‘Wild Beasts’ at Large at the Met

A new show looks at ‘Fauvism’ and delivers a dream of summer color for New York’s drab decline into winter.

Private collection, courtesy of Nevill
Keating Pictures, London
© 2023 Artists Rights Society, via Metropolitan Museum of Art
'Woman with a Shawl, Madame Matisse in a Kimono,' by André Derain, 1905. Private collection, courtesy of Nevill Keating Pictures, London © 2023 Artists Rights Society, via Metropolitan Museum of Art

“Vertigo of Color,” at the Metropolitan Museum of Art, is the first American exhibition to center on the explosion of color known as “Fauvism.” From the French for “wild beast,” the movement is here presented as the painterly prodigy, born in the summer of 1905, of two artists, Henri Matisse and André Derain. The show, open through the beginning of the new year, is a dream of summer color for New York’s drab decline into winter.

Influenced by Van Gogh, Cezanne, and Seurat, les Fauves disdained realistic representation in favor of brilliant palettes, expressive reaction, and the use of color to depict light and space. Nature was often the setting, but the style was subjective, slanted, and synthetic. Color was keyed to the artist’s experience rather than the surface of the subject. In its abstract gestures, one can see shimmers of 20th century art’s fertile rebellions. 

Fauvism waxed for only a few years, between 1905 and 1908. Its name was originally an insult from a critic, Louis Vauxcelles, who saw some of their work at a Paris exhibition in 1905. He called a classical sculpture situated amidst the colorful canvases “Donatello chez les fauves,” or “Donatello among the wild beasts.” The name stuck, even if the movement was overtaken by Pablo Picasso’s Cubism as the edge of the avant-garde

The critic Jed Perl calls Cubism the “most thoroughgoing transformation of the grammar of painting since the beginning of the Renaissance,” but the Fauvist works at the Met strike one as more playful than revolutionary, less manifestos on canvas than sun-stroked experiments. It is true that they generated scandal at the stuffy Salon d’Automne, but a visitor to “Vertigo” lands more comfortably in the long 19th century than the early 20th one.

André Derain, ‘Fishing Boats, Collioure,’ 1905. The Metropolitan Museum of Art, Gift of Raymond Paul.
Lila Acheson Wallace Gift, © 2023 Artists Rights Society.

This despite the work of the show all being produced in the summer months of 1905, at Collioure, a sleepy fishing village on the French Mediterranean. Derain and Matisse, working with paint straight from the tube, brushstrokes in thick impasto, painted ports and cork trees, each other, and Matisse’s wife, Amélie. It was like everything they saw that summer was through kaleidoscopes of color.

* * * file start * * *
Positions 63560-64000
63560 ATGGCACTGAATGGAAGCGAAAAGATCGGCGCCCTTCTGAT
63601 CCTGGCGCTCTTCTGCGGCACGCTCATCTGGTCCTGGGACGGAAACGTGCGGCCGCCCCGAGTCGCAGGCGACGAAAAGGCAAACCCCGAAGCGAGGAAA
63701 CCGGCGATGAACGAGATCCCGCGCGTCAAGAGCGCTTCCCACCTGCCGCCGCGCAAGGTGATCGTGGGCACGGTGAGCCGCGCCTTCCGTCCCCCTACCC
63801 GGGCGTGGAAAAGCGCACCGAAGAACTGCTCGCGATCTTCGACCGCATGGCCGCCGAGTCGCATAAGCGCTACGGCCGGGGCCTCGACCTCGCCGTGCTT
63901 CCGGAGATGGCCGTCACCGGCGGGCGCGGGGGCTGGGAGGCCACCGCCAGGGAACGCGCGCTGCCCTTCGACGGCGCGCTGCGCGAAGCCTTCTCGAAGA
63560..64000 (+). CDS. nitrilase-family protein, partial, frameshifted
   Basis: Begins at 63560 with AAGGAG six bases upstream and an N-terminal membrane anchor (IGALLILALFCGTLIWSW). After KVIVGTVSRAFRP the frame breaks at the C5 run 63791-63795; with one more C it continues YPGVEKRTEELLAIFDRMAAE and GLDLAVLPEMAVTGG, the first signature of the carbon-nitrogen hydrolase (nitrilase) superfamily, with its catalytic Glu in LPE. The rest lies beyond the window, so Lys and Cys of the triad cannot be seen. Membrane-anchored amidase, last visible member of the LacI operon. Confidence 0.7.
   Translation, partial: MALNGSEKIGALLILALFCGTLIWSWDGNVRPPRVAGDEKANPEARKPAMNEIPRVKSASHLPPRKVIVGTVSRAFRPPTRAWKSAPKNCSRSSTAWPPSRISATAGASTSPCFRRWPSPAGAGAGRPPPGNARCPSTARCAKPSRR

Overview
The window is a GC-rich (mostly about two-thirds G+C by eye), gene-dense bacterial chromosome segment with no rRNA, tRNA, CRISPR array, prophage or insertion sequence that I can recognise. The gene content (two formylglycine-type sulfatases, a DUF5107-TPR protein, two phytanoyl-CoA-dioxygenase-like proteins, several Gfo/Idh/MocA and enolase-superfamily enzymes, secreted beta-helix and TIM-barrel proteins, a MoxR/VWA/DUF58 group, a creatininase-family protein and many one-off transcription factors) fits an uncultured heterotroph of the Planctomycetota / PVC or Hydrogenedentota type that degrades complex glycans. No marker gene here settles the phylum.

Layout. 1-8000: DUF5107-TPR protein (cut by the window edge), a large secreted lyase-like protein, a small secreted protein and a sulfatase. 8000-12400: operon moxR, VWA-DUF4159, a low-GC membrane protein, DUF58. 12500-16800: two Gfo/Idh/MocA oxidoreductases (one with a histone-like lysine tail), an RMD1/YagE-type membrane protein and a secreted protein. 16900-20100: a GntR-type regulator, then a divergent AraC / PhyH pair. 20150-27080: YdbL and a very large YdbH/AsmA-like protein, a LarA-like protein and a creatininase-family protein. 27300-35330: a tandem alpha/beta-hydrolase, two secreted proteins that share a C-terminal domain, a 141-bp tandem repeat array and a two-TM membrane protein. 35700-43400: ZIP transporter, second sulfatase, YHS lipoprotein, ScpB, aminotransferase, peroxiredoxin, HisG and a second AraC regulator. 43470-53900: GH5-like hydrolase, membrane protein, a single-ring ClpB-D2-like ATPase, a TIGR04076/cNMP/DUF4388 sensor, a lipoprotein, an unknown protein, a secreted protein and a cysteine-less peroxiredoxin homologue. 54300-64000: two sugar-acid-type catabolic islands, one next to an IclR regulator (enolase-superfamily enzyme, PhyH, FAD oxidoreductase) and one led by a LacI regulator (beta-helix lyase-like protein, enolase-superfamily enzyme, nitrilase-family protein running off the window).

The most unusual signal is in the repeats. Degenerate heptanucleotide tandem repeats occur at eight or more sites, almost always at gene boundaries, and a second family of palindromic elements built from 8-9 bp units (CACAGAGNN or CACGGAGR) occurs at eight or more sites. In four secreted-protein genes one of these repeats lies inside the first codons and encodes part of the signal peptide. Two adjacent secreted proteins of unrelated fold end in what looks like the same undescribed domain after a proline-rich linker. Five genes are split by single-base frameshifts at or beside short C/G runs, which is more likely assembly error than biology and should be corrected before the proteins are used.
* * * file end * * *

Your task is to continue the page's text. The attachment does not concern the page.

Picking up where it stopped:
Derain was the younger painter, and it shows. It is Matisse’s works that pop off the walls at “Vertigo.” A good place to start is the master’s “Open Window, Collioure,” a vision of the town’s port framed by flung open fenetres. Boats bob in the background, a kind of painting within the painting. The whole scene, though, is washed in pink, offset by zones of its near color wheel opposite, hunter green. The colors are not just surfaces — they are the stars.

“Madame Matisse in the Olive Grove,” by the sitter’s husband, applies the rainbow to Seurat’s pointilist style, yielding a sunburst of shapes so stimulating that it operates almost like an illusion — find Amélie, if you can. The soft fleshtones of “Nude in a Wood” are all the more remarkable for the grassy greens that envelop them. The sharp bend of Amélie’s leg and the slope of her back testify to a lingering yet flickering commitment to realism. 

The show’s signature painting, though, is Derain’s. “Woman with a Shawl, Madame Matisse in a Kimono” depicts the artist’s wife seated against a background of lava-like red and, again across the color wheel, that same deep green. Her person is grand, but Derain’s attention was clearly caught by her extraordinary kimono. A bulk of white fabric — an absence of color amid a cult of color — is speckled with blue swirls, as if it is a pattern of both sky and sea. 

“Young Sailor II,” by Matisse, dates from 1906, and is part of the show’s peek beyond Collioure. It signals a different direction. The background is a muted pink, not a psychedelic one. The palette as a whole is soft, almost soothing. The sailor’s limbs are elongated and distended, almost gargantuan. Rather than unruly waves of color, the painting is ordered into zones. It is not a renunciation of the summer style, but something like its maturation. 

For a last look at “Vertigo,” one could do worse than “The Palace of Westminster.” Derain completed it after Collioure, and amid its somber blues and greens — it captures London’s dreary grandeur — there appear, shimmering on the Thames, pools of yellows and oranges, an inheritance of summer days and Fauvist style. Unlike Matisse, Derain never returned to Collioure, but this landscape insists that the beautiful and beastly never left him, either.                        

The New York Sun

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